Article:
Chalk it up on Epiphany

A happy and blessed feast of the Epiphany to you. There is a tradition, which seems to have arisen in central Europe in the Middle Ages, of blessing chalk at Epiphany, which is then used by families to mark the doorways of their homes. It is, near the New Year, a prayer for and celebration of Christ’s blessing. This tradition is becoming increasingly common everywhere, and among many denominations.

What surprised me, on looking for texts to use, is that there don’t seem to be that many around. So in this short Epiphany post, I thought I would first of all summarise the practice, and then provide a simple form of prayer, both for the chalk blessing, and then the prayers at home.

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Planning for your Advent wreath – and that pink candle

A couple of days earlier, I published a carol with accompanying responses that could be used for the lighting of the Advent wreath. It seems to me that there are some issues around how we do the Advent wreath in church which are worth a follow up post.

Copyright Nick MacNeill via Geograph used under a CC BY-SA 2.0 licence

You won’t be surprised that I follow a traditional schema for the four Sundays of Advent:

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Words for the wreath – looking ahead to Advent

I thought I’d break off today from the series I’m working on to look ahead. I know that in the parish, once the extra services of remembrance were past, I started to turn my attention to organising the Advent liturgy. There are many fine prayers around for the lighting of the Advent wreath, but there are fewer good songs or hymns.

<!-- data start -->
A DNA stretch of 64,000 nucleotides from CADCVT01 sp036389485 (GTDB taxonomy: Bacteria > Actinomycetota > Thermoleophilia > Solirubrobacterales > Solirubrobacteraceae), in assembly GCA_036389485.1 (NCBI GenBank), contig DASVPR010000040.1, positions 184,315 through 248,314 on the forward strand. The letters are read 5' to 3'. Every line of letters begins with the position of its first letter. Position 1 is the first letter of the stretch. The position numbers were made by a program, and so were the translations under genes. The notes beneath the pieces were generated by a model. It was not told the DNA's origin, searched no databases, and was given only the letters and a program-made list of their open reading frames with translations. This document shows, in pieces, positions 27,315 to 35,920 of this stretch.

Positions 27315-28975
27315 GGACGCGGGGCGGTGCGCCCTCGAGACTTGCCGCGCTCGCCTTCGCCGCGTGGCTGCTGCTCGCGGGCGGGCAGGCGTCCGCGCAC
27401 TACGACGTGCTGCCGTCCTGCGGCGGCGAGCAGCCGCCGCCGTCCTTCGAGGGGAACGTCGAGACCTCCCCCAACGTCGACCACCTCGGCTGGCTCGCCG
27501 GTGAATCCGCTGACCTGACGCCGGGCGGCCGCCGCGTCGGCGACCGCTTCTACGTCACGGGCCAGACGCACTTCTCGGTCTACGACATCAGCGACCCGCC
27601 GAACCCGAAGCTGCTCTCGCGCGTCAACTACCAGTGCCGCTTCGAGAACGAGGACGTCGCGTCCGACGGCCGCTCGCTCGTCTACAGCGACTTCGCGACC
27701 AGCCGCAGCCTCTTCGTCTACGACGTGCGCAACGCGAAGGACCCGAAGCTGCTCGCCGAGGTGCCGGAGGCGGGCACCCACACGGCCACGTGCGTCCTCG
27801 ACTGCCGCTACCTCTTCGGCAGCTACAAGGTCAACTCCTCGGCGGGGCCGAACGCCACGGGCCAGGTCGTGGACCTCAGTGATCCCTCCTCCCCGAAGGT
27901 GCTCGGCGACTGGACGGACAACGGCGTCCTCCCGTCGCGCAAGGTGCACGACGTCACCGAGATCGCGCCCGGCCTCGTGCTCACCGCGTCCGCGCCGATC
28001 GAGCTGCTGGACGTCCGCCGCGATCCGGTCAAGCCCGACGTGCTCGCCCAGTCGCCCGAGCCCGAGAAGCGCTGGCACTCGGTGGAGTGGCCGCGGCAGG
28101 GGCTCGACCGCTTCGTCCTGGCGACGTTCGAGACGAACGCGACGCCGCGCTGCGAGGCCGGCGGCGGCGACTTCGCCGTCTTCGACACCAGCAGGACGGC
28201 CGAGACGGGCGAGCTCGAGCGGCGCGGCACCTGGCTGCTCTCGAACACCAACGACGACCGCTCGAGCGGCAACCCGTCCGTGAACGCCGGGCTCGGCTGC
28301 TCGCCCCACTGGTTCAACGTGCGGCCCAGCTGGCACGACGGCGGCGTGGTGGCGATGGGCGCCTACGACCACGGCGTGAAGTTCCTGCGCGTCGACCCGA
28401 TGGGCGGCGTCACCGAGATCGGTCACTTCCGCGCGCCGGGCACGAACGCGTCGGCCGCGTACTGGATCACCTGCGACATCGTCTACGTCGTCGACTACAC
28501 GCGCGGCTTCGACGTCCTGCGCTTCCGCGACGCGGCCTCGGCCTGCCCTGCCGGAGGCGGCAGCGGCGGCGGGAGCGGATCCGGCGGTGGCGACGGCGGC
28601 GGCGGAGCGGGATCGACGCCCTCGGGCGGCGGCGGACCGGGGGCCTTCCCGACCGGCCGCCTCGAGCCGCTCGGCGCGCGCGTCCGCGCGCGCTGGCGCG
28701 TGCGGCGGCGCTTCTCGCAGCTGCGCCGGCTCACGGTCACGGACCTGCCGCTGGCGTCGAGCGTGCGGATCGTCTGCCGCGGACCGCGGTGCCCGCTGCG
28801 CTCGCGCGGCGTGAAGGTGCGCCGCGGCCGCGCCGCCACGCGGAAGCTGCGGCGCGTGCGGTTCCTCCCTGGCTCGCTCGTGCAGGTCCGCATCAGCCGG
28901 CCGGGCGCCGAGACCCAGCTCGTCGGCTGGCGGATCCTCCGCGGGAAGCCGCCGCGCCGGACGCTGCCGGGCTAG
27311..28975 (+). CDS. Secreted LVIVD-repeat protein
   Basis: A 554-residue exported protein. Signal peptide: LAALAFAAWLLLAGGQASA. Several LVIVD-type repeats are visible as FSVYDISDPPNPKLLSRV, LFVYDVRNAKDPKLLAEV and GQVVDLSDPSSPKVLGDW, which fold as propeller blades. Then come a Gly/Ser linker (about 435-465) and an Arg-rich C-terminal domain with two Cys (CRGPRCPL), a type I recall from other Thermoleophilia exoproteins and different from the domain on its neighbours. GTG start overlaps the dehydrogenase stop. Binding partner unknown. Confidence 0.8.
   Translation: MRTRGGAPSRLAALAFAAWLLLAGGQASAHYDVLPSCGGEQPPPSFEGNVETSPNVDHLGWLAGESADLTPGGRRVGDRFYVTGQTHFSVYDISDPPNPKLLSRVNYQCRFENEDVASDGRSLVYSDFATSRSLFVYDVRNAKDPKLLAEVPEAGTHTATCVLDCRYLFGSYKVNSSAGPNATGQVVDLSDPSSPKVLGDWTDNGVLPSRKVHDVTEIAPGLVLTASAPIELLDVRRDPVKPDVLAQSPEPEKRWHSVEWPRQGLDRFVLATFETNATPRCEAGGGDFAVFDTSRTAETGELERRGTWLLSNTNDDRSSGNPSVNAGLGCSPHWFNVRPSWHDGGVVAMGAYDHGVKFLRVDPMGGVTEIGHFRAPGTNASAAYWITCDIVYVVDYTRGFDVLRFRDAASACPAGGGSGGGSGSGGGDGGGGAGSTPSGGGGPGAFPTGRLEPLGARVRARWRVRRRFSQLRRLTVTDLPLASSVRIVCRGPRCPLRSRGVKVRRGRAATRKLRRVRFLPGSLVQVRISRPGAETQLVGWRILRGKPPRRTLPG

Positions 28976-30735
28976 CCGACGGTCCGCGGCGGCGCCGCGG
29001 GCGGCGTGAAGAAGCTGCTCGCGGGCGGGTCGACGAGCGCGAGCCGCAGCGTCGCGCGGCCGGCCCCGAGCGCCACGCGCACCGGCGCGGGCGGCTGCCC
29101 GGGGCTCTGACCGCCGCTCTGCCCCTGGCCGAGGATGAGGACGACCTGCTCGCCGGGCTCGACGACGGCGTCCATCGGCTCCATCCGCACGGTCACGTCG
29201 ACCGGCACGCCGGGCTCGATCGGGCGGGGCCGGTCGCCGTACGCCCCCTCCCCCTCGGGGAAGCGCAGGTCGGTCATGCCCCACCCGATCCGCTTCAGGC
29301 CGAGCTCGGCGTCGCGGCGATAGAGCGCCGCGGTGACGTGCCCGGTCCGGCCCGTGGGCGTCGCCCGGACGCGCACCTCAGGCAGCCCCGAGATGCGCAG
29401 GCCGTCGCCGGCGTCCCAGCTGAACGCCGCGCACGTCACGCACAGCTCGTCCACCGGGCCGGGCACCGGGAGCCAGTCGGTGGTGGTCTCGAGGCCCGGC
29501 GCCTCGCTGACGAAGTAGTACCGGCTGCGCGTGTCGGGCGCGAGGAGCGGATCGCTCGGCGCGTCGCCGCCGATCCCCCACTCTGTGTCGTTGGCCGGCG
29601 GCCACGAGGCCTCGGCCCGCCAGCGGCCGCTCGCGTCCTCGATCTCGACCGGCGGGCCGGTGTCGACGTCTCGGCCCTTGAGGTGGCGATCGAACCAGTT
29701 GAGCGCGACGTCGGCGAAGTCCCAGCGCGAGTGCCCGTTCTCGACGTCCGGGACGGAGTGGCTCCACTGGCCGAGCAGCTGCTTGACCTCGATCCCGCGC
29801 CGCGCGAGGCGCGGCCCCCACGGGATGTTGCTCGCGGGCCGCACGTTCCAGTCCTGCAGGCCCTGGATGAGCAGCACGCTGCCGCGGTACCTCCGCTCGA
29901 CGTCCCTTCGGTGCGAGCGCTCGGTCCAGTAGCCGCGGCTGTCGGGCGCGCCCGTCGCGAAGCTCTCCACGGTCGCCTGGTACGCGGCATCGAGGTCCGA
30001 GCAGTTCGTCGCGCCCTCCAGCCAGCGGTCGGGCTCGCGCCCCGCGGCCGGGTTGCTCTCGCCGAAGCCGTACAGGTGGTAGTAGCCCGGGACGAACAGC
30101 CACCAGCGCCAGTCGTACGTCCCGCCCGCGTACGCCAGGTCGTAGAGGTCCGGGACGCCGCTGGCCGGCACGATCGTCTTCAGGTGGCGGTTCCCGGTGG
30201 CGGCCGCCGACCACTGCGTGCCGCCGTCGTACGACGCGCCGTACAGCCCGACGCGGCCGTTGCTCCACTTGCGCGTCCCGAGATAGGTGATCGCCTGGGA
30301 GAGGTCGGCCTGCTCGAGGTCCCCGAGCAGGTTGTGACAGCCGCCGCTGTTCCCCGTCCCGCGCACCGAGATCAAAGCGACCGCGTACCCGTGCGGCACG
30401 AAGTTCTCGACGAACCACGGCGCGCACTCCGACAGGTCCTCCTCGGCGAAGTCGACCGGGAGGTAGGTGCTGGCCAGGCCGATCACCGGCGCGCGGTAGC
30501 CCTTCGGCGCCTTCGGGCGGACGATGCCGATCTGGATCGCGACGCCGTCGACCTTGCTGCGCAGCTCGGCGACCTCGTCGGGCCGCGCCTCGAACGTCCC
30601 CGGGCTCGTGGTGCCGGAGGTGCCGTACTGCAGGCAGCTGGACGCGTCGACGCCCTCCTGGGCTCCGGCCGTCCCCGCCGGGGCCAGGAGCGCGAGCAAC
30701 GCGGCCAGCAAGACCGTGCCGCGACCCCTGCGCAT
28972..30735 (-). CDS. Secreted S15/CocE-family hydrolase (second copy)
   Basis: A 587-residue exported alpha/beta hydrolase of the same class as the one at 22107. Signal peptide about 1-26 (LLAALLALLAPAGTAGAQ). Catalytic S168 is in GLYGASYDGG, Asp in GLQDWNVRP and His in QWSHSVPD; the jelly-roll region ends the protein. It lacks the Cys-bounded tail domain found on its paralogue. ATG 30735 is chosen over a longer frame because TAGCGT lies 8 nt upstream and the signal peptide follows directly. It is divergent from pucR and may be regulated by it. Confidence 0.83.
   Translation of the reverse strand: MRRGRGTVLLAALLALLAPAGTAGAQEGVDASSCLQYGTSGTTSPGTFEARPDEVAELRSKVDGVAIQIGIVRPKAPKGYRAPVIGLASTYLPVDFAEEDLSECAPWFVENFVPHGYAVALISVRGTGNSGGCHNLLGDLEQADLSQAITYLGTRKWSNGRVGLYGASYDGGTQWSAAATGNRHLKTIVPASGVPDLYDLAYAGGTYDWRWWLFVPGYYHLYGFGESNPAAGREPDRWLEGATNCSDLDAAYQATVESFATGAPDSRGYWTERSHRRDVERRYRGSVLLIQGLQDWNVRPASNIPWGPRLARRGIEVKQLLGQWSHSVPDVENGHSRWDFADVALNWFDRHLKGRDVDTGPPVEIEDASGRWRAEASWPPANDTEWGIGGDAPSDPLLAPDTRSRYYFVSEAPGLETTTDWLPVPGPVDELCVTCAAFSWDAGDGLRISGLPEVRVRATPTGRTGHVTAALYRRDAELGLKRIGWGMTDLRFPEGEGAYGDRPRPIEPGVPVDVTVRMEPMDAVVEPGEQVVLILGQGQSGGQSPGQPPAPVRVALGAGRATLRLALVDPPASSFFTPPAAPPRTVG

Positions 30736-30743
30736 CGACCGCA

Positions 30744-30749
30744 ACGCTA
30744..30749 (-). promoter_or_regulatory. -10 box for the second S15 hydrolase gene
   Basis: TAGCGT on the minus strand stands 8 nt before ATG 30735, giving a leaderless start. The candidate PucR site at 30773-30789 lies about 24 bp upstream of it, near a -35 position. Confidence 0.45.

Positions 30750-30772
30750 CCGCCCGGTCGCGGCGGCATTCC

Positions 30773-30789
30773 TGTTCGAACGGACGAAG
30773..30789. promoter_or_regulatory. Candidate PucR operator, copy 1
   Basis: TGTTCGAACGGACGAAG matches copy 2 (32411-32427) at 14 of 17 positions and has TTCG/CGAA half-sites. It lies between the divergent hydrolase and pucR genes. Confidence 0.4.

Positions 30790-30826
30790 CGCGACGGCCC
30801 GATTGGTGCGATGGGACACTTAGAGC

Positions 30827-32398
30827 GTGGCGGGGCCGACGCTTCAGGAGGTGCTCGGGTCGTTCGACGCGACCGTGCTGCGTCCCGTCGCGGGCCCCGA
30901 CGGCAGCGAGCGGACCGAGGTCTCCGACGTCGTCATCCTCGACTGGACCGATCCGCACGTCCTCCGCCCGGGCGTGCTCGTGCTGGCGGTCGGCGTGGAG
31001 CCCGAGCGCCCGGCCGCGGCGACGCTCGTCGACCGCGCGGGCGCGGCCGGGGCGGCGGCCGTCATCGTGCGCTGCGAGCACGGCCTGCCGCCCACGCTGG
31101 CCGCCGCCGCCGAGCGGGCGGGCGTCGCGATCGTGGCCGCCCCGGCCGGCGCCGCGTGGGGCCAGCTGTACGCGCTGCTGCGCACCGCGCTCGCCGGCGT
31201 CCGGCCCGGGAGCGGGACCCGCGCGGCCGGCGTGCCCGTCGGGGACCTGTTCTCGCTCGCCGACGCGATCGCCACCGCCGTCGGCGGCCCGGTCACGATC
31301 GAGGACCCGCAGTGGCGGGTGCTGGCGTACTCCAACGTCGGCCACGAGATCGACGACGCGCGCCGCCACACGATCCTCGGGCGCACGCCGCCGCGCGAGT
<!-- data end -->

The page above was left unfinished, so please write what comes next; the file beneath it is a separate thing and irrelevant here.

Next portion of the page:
A friend and colleague, Mark Earey has written one of the good ones, called “Advent candles tell their story” which is in the newest edition of Hymns Ancient and Modern. Today, though, I offer one that I wrote and used in the parish, together with the texts I used to accompany it. It is set to the carol tune Personent Hodie. Like other hymns and prayers I publish here, the hymn is published under a Creative Commons 4.0 4.0 CC BY-NC-SA licence, so you are free to copy and use it if you so wish.

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Dramatic readings

This post is in the series Rite Reading.

The last (as presently envisaged) post in this section on the practicalities of reading looks at something slightly different. Sometimes you can consider a reading by more than one voice. An obvious example is dramatic reading. This can be overdone, and it’s neither to everyone’s taste, nor for every occasion. But there are times it may enrich the practice of public reading.

The most common use of dramatic reading is the tradition of reading the passion narratives, Matthew, Mark and Luke on the Palm or Passion Sunday1 of their respective years, and John on Good Friday. A number of churches have made wider use of dramatic readings, and particularly on occasions when a wide age range is present. There have even been dramatized Bibles produced filled with as much dramatic reading as possible. As far as I am aware, they are not presently in print.